By Stuart Burns
Many of the promises made by Donald Trump in the recent presidential election campaign have been vague on detail and promptly been followed by backtracking or denial, but one of the policies president-elect Trump has espoused consistently from the beginning has been his position on the Transpacific Trade Partnership (TPP).
President Obama saw TPP as a key component of his pivot to Asia. The agreement was intended to lower tariffs and sets standards on a broad range of trade issues, from labor and environmental regulations to the treatment of intellectual property. More than anything, TPP was intended to create the framework for developing free trade within Southeast Asia and, in partnership with the U.S., that most closely adhered to U.S. policies. It was intended to establish U.S. economic leadership in the region.
Trump, on the other hand, saw TPP as a threat to U.S. industry and, as part of his wider objection to globalization, he has been adamant since the start of his campaign that he would sooner see hell freeze over than TPP, in its current form, implemented.
TPP was to have been the biggest regional free trade agreement in history and the biggest trade deal struck since the 1994 completion of the Uruguay round of the General Agreement on Tariffs and Trade (GATT) world trade talks that created the World Trade Organization (WTO).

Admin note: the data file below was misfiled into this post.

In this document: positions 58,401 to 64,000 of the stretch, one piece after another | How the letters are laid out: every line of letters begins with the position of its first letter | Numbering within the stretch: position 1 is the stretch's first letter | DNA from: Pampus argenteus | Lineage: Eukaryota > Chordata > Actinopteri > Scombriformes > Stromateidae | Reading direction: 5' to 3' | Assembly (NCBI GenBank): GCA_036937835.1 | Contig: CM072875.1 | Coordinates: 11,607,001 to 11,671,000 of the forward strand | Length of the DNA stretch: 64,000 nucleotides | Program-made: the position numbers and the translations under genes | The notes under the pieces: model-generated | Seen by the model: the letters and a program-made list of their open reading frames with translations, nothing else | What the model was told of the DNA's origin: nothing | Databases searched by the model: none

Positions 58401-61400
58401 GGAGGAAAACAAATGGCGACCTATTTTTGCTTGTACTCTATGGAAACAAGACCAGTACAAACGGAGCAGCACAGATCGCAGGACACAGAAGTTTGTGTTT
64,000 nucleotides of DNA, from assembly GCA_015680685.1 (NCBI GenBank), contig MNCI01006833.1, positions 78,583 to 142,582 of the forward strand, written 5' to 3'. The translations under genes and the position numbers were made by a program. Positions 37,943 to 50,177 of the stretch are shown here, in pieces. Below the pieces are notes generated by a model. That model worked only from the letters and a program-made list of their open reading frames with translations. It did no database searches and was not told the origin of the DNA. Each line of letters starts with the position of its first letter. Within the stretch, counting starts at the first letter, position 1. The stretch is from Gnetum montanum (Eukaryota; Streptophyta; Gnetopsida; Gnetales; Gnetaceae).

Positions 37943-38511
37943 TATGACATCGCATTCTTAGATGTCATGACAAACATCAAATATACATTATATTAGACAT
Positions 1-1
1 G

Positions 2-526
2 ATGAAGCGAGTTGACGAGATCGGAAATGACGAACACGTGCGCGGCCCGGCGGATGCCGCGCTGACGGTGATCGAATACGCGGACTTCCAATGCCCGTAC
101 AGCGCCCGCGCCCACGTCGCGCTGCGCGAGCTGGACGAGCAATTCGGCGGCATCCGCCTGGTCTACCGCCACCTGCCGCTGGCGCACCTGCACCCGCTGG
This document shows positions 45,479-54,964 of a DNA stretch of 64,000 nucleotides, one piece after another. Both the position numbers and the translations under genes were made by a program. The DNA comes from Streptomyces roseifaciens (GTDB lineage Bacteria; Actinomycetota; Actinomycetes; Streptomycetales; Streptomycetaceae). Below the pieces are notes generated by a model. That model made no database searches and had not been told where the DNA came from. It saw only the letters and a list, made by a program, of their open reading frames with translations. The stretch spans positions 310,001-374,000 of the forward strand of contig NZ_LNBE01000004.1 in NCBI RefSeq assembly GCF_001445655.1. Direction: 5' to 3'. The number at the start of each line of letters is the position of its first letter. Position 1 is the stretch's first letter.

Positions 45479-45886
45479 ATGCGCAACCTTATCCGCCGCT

China Steps In
According to Reuters, the 12 countries involved include Australia, Canada, Chile, Japan, Malaysia, New Zealand, Peru, Singapore, Vietnam and Mexico, in addition, of course, to the U.S., but pointedly excluding China. The hope was, at some stage, that China would join the agreement as well, but now, with the prospects looking so negative for the U.S. to take TTP forward, China is stepping into the vacuum and seeking support for a Beijing-led Asia-Pacific free trade area at an upcoming regional summit in Peru later this month.
President Xi Jinping's personal involvement illustrates how seriously China is backing this idea. As the U.S. turns it back on TPP, this is an opportunity for Beijing to set the agenda. China has proposed the Free Trade Area of the Asia-Pacific (FTAAP) and the Regional Comprehensive Economic Partnership (RCEP), which includes an even larger group than would have been involved in TPP. The 10 members in the Association of Southeast Asian Nations would be joined by China, Japan, South Korea, India, Australia and New Zealand to form the RCEP Group.
All this may not bother Trump, but in the years to come, it may bother U.S. companies that find themselves on the outside of a trade club they could have established more to their own agenda. Not all free trade is good trade, but at least if you get to shape the rules, you can mitigate the downside and maximize the upside. As Britain will find with the European single market post-Brexit, if you are outside the club, you get no say in the rules.